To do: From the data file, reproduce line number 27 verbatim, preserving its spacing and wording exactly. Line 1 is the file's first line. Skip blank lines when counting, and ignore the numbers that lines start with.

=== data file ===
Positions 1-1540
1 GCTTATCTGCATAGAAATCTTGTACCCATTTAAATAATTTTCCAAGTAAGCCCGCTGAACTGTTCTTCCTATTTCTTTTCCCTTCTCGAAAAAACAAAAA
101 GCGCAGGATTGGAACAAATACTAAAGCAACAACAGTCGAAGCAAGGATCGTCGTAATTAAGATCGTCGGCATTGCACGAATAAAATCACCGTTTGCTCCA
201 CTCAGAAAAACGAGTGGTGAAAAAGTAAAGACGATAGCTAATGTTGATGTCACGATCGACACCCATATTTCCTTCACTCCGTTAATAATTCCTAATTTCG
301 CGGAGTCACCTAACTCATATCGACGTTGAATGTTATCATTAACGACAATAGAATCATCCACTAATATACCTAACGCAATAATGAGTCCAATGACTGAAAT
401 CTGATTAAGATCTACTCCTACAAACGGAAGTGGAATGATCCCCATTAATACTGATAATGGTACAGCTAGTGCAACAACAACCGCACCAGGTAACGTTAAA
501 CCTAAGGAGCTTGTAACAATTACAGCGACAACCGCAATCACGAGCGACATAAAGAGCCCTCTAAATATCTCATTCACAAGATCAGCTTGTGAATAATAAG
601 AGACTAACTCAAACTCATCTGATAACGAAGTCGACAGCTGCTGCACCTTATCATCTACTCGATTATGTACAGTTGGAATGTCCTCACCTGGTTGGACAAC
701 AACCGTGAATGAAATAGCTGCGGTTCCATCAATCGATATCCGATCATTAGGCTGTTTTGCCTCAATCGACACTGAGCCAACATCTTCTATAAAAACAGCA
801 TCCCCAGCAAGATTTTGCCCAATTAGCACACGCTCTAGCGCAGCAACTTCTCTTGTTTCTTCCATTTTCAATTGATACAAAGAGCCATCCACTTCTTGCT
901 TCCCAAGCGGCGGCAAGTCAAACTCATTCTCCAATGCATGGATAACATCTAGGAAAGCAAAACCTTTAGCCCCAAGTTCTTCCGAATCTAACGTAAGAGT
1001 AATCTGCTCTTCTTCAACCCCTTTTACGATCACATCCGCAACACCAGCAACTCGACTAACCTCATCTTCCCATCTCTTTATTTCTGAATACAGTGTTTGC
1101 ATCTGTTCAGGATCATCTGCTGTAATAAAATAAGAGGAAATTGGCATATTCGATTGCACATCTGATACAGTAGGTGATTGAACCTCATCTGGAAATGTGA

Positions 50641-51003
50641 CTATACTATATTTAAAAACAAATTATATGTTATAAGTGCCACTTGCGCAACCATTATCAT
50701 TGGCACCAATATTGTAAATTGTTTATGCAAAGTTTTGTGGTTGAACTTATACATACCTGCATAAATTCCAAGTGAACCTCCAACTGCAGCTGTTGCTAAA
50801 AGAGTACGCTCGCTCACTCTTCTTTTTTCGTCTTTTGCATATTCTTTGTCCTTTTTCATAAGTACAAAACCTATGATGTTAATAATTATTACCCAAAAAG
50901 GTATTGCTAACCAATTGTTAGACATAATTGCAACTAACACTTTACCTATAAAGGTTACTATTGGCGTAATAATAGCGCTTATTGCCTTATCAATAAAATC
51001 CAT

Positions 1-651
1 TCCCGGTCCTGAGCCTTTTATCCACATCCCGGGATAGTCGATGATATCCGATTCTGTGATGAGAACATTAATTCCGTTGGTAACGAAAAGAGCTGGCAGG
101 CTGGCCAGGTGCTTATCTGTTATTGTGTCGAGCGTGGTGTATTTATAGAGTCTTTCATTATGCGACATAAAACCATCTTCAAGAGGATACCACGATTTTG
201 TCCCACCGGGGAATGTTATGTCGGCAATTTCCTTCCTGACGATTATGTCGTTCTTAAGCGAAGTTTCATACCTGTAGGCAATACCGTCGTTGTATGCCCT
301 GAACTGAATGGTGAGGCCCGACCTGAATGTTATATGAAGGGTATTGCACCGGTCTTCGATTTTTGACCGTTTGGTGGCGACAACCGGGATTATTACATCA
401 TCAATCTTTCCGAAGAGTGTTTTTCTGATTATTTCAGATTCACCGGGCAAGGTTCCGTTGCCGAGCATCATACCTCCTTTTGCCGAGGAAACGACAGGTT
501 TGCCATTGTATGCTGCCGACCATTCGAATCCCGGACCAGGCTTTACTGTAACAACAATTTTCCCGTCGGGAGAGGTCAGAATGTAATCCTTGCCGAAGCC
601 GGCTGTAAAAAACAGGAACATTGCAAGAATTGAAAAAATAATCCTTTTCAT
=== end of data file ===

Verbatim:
601 GGCTGTAAAAAACAGGAACATTGCAAGAATTGAAAAAATAATCCTTTTCAT